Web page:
|Year : 2018 | Volume
| Issue : 2 | Page : 42-46
Corneal endothelial changes after laser-assisted in situ keratomileusis combined with high-fluence cross-linking
Mohammed A Tohamy, M. Salah, Ahmed M Sabry, Ahmed M Eid
Department of Ophthalmology, Faculty of Medicine, Minia University, Minia, Egypt
|Date of Submission||10-Mar-2019|
|Date of Acceptance||02-Apr-2019|
|Date of Web Publication||18-Dec-2019|
MD, PhD Ahmed M Eid
Department of Ophthalmology, Minia University Hospital, Minia
Source of Support: None, Conflict of Interest: None
Purpose To evaluate corneal endothelial cells before and after laser-assisted in situ keratomileusis (LASIK) combined with accelerated, high-fluence collagen cross-linking (CXL) in myopic patients.
Patients and methods In a prospective comparative nonrandomized interventional case series study, 60 myopic eyes of 30 patients (seven males and 23 females) with age ranged from 18 to 35 years were distributed into two groups. Group A included 30 eyes of 15 patients, treated by LASIK, whereas group B included 30 eyes of 15 patients treated by LASIK associated with high-fluence CXL. All patients were subjected to preoperative and 3- and 6-month postoperative evaluation of corneal endothelial profile using specular microscope.
Results Qualitative and quantitative analysis of the corneal endothelial cells comparing the two groups showed statistically significant changes in endothelial cell density (P=0.040) at 3-month follow-up after the procedure, which improved to reach a value close to preoperative values, with no significant changes between the two groups at 6-month follow-up (P=0.081). There was no significant change in polymegathism or coefficient of variation and in the percentage of hexagonal cells (pleomorphism) in each group and in comparing between the two groups at 3- and 6-month follow-up.
Conclusions LASIK with high-fluence CXL is safe and has no adverse effect on corneal endothelium.
Keywords: collagen cross-linking, endothelial cell, laser-assisted in situ keratomileusis Xtra, laser-assisted in situ keratomileusis, myopia, specular microscope
|How to cite this article:|
Tohamy MA, Salah M, Sabry AM, Eid AM. Corneal endothelial changes after laser-assisted in situ keratomileusis combined with high-fluence cross-linking. Egypt J Cataract Refract Surg 2018;24:42-6
|How to cite this URL:|
Tohamy MA, Salah M, Sabry AM, Eid AM. Corneal endothelial changes after laser-assisted in situ keratomileusis combined with high-fluence cross-linking. Egypt J Cataract Refract Surg [serial online] 2018 [cited 2020 Jun 1];24:42-6. Available from: http://www.jcrs.eg.net/text.asp?2018/24/2/42/273007
| Introduction|| |
Laser-assisted in situ keratomileusis (LASIK) surgery is one of the most commonly performed surgeries all over the world because of the precise and rapid improvement of visual acuity, the smooth postoperative recovery, and the obvious improvement of patients’ quality of life ,.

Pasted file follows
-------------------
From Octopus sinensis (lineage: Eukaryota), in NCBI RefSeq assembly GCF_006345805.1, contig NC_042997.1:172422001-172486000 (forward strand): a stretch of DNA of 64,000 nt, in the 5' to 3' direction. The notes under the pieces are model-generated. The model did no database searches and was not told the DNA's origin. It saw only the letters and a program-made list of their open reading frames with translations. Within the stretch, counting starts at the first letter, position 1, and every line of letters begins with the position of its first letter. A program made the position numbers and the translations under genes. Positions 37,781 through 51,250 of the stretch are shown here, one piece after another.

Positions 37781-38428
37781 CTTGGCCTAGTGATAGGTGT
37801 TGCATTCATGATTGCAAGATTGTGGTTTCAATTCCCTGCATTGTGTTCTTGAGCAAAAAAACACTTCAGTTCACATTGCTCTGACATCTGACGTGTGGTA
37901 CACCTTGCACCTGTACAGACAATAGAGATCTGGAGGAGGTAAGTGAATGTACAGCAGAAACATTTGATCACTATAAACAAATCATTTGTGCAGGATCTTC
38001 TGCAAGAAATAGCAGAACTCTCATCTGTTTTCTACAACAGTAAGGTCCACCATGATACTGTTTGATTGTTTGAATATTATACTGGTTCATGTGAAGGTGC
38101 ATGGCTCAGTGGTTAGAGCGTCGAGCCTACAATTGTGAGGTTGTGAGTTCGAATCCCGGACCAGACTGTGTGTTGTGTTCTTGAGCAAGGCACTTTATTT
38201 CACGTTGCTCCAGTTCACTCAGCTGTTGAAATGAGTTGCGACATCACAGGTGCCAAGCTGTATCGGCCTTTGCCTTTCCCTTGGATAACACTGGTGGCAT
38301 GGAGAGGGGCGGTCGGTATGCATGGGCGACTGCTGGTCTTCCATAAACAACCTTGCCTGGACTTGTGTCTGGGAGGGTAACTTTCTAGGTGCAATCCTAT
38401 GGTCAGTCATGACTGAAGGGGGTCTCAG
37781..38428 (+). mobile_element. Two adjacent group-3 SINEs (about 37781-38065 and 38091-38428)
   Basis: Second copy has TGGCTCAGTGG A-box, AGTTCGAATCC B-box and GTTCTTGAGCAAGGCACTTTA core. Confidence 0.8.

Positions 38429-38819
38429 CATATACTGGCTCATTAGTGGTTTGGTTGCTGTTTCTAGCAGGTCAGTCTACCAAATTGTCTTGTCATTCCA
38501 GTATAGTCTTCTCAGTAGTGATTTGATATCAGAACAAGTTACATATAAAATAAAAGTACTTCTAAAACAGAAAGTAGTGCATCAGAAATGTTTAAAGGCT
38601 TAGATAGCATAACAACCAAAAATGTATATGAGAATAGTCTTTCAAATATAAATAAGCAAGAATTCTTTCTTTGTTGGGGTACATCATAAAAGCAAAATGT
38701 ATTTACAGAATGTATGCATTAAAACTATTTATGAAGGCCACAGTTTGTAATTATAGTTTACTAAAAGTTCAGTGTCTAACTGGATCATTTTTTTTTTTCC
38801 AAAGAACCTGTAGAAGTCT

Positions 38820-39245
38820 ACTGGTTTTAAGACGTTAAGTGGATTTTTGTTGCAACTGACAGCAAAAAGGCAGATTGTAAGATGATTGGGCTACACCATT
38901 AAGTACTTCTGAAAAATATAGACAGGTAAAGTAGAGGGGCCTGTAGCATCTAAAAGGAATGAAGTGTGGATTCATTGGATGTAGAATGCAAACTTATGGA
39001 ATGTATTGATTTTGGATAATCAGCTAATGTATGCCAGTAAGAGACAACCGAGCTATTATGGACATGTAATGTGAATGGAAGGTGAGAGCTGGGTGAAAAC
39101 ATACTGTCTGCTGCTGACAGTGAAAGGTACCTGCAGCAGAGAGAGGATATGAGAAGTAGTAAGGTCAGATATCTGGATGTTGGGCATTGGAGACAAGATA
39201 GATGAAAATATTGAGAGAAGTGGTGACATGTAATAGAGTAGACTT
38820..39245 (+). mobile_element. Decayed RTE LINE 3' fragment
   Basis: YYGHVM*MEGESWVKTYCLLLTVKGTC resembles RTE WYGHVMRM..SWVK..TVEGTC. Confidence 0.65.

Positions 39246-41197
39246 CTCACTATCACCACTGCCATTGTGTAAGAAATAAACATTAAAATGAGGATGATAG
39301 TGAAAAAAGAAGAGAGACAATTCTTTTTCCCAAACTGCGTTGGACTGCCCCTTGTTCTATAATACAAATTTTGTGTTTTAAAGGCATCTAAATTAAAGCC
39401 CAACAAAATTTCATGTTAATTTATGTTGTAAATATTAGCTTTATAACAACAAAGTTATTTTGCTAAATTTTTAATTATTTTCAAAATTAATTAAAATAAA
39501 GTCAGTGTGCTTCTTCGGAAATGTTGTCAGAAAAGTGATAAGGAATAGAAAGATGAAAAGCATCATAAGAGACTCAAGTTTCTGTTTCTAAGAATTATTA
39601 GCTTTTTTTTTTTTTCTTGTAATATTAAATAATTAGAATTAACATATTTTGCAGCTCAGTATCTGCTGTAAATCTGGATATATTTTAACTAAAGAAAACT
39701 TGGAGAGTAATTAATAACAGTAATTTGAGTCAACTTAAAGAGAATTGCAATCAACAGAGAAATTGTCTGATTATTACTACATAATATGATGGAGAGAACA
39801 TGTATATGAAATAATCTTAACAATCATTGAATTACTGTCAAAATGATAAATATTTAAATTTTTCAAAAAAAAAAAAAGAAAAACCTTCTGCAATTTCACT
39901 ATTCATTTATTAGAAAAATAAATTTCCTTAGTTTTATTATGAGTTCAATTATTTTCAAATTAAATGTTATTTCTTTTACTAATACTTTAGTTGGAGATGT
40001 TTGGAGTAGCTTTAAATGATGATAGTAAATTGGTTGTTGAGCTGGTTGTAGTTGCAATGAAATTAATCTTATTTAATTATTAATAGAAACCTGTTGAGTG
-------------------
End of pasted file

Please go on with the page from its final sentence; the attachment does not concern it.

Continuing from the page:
Corneal collagen cross-linking (CXL) is a technique used to increase the biomechanical strength of the cornea through induction of additional cross-links between collagen fibers using ultraviolet-A (UV-A) light and riboflavin as photomediators. It has been considered the standard treatment of keratoconus (KC) and iatrogenic corneal ectasia . Accelerated cross-linking using higher irradiance (30 mw/cm2) has been proven to be effective when used for treatment of patients with KC or iatrogenic corneal ectasia. It is comparable to conventional CXL in stabilization of the cornea, with similar or better safety profile ,. The combination of LASIK and CXL is aimed at restoring strength to the cornea, increasing the stability of the visual outcomes, and improving the accuracy of the refractive correction. This reduces the incidence of iatrogenic ectasia, treatment regression, and the need for enhancements . LASIK Xtra is used mainly in patients with higher risk of post-LASIK regression including those with hyperopia , high grades of myopia, younger age, and those with borderline anticipated residual stromal bed thickness .
Specular microscopy is a noninvasive photographic technique that allows visualization and analysis of the corneal endothelium, which appears as a rather regular array of cells (the endothelial mosaic). Normally, all of the endothelial cells appear to be approximately the same size and shape ,. In this study, corneal endothelial cells were evaluated before and after LASIK combined with accelerated, high-fluence CXL.
| Patients and methods|| |
A prospective comparative nonrandomized interventional case series study was conducted in International Eye Center and Roaa Laser Vision Correction Center all through the period from March 2018 to January 2019. A total of 60 myopic eyes of 30 patients were distributed into two groups. Group A included 30 eyes of 15 patients, treated by LASIK, whereas group B included 30 eyes of 15 patients treated by LASIK associated with accelerated CXL.
The study was approved by the local research ethical committee of the Faculty of Medicine, Minia University, and was adherent to the tents of the Declaration of Helsinki. Detailed informed consent was taken from all patients for the surgical procedures and for inclusion in the study after thorough explanation of the procedures and all possible risks and benefits.